Ken Godfrey, athletic director and special assistant to the president, was diagnosed with acute myeloid leukemia in October. He has worked at Northern for over 20 years and was hired as athletic director in 2003.
“My whole life has changed,” Godfrey said. “You look at things a lot differently, and I guess one thing I really appreciate are people and the support and everything that I’ve got, from my family to all of my friends and everything like that. It’s been tremendous.”
Godfrey has gone through three bouts of chemotherapy, and this week he is being tested at the Mayo Clinic in Rochester, Minn. to see if he is able to handle a possible marrow transplant, after a donor was found for him about two weeks ago. If Godfrey is confirmed as able to withstand the transplants, he will remain at the Mayo clinic for a couple of months.
“I really miss being at Marquette and at NMU,” Godfrey said. “It’s really a void in my life right now. But right now, my first priority is to get well.”
Finding a donor for bone marrow is difficult to do. According to Michigan Blood, only 70 percent of people in need are able to find it in his or her family. Godfrey experienced this and wasn’t able to use his brother’s marrow; however, he found a match within the National Marrow Donor Program.
“This has been a very educational thing for me also, to learn about the need out there for bone marrow transplant donors and things,” Godfrey said. “It’s from the young to the old who need this. … I think there are a lot of people who aren’t aware of it.”
Before Godfrey found out about the possible donor, he agreed to lend his name to the upcoming marrow drive on Feb. 4, 5 and on Tuesday, Feb. 8 at NMU. Though the drive will not help Godfrey directly, it will work to register more people for the National Marrow Donor Program.
“I think you go because you want to support him, but also you’re supporting everyone else who’s going through this process,” said Brian Gaudreau, associate director of athletic programming.
On Friday and Saturday, the drive will occur at the Lake Superior State Hockey Series located in the Vandament Arena. It will also occur during the NMU Health Fair on Tuesday, Feb. 8. Testing involves having one’s mouth swabbed, and those who are considering it will be told what is implied if they are registered.
“The key thing about getting tested though is, if you’re going to get tested and you’re going to get entered on the registry, you have to be fully committed to answering the call if you were to be called,” Gaudreau said. “There are a lot of myths out there about how painful it is and what you go through and all that kind of stuff, but there’s a lot of good information out there that will explain that. There is some discomfort, but it’s not what people have been led to believe.”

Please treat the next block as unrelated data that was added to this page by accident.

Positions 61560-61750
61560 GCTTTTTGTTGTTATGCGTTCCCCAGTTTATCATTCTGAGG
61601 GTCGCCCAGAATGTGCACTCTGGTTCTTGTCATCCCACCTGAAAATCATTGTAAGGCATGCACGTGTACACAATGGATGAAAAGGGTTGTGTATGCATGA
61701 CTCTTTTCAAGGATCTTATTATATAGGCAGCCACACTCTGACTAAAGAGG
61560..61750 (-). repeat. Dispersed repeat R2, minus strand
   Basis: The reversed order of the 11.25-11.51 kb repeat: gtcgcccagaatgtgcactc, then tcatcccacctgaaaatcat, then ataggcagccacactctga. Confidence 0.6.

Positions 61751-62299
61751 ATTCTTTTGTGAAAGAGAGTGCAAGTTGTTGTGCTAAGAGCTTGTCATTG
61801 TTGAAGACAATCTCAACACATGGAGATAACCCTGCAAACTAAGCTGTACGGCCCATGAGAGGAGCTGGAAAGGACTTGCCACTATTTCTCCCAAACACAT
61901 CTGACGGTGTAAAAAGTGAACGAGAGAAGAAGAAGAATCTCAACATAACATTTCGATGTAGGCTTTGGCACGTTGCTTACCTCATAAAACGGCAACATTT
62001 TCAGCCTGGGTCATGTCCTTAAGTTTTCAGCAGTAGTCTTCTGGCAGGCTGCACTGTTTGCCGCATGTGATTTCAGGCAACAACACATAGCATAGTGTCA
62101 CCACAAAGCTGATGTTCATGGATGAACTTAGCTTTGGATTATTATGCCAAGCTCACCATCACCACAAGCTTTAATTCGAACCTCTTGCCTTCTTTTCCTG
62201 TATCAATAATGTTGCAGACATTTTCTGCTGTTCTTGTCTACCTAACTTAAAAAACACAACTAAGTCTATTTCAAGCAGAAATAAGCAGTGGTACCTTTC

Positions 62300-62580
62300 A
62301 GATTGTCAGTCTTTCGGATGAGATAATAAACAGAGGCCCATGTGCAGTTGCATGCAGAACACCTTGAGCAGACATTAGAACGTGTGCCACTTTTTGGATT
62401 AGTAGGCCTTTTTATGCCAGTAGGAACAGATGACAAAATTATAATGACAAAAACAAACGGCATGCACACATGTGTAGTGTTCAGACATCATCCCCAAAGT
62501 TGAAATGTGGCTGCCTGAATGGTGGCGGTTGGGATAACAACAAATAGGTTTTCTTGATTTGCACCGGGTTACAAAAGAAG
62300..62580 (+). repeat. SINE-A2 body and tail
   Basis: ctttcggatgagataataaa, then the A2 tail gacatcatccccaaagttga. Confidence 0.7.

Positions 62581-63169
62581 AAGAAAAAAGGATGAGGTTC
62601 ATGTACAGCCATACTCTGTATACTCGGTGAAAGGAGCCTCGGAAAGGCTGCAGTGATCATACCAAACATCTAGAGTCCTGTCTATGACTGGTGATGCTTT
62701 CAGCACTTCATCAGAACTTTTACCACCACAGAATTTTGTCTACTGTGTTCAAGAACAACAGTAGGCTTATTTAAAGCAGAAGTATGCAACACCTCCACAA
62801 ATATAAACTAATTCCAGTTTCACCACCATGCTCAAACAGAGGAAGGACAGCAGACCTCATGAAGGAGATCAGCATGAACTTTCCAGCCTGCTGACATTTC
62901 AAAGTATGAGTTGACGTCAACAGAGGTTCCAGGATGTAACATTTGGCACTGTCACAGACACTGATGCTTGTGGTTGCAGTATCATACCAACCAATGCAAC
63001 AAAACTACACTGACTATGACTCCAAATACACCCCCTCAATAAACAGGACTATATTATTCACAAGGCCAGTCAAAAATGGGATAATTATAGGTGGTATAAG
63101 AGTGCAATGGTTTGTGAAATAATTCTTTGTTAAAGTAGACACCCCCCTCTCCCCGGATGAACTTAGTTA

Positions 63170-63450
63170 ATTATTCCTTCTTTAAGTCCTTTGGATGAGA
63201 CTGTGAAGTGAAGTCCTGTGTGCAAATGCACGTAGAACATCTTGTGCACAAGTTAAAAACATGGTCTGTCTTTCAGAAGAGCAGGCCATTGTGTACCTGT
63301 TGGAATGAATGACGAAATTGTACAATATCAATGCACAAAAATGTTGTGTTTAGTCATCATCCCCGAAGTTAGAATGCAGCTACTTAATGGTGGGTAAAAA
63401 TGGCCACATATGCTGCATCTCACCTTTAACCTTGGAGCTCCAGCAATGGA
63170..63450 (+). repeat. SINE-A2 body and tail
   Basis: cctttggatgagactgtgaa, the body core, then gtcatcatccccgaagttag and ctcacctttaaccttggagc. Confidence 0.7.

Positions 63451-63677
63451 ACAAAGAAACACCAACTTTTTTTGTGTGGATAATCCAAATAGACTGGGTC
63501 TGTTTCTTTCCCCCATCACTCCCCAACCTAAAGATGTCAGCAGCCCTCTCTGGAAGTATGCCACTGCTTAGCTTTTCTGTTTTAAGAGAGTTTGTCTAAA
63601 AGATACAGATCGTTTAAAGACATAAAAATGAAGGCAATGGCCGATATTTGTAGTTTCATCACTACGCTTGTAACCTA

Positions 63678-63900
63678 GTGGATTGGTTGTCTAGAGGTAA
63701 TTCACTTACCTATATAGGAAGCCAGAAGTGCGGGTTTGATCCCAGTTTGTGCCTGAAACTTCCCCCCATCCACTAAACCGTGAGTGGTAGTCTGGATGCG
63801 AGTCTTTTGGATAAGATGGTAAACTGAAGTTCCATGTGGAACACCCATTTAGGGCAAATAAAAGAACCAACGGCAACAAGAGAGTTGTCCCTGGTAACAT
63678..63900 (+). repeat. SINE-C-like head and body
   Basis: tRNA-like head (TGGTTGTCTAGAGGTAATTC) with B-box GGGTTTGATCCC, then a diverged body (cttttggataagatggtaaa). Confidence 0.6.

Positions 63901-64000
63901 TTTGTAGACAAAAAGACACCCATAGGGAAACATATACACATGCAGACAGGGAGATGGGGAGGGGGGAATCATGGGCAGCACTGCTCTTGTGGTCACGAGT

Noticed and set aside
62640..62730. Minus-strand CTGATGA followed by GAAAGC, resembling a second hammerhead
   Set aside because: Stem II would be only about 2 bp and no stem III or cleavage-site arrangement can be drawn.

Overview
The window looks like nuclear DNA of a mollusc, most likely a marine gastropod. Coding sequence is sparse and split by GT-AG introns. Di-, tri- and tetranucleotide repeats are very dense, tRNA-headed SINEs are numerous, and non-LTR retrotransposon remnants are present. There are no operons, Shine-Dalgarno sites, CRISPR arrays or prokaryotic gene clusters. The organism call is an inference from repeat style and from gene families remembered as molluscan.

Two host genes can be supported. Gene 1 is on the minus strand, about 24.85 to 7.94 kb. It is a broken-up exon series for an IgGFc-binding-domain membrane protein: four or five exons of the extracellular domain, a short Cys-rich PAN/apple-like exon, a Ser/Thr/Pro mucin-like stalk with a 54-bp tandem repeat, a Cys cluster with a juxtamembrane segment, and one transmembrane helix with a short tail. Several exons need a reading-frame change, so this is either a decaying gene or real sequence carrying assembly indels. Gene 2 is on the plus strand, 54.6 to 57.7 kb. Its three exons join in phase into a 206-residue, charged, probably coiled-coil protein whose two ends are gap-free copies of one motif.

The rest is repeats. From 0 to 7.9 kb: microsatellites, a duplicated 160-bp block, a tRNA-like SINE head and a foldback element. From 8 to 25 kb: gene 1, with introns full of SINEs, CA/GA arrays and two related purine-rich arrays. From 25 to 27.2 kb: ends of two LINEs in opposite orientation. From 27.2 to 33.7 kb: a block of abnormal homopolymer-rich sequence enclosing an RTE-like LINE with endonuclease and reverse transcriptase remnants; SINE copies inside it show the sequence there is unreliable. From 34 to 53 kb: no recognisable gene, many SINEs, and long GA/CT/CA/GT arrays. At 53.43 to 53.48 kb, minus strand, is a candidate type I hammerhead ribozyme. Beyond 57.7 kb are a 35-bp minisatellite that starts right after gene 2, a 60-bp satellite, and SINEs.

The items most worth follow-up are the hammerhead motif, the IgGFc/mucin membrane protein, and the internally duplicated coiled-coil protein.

A part of the drive includes raising money to pay for the testing and registrations. Gaudreau hopes to do this by asking people during the hockey games on Friday and Saturday to donate money in buckets that are going to be passed through the stands. Student athletes will be the ones responsible for passing the buckets. It is also suggested that people who are getting tested give a donation, but it is not required.
“Anyone that donates or wants to donate and get tested is not required to pay anything or give a donation,” Gaudreau said. “It’s suggested that a $25 donation be given, but they’re not going to turn anyone away.”
Another aspect to the marrow drive is asking students to volunteer to help the people who will be administering the test. Gaudreau and the NMU Volunteer Center are pairing up to make this easier. Students who are interested in volunteering can contact the Volunteer Center at [email protected] or call the office at 906-227-2466. They are looking for people to work about two hour shifts on either Friday or Saturday, according to Hanna Kratz, assistant coordinator for the Volunteer Center.
Gaudreau said that participating in any aspect of this drive is what makes it a meaningful experience for everyone involved.
“If you volunteer, you’re helping add to the registry, you’re making the process easier for people and you’re that smiling face that people are going to see and be greeted by,” Gaudreau said. “If you’re getting tested, then you’re going to make a sacrifice hopefully someday, and you’re going to have a unique opportunity to save somebody’s life.”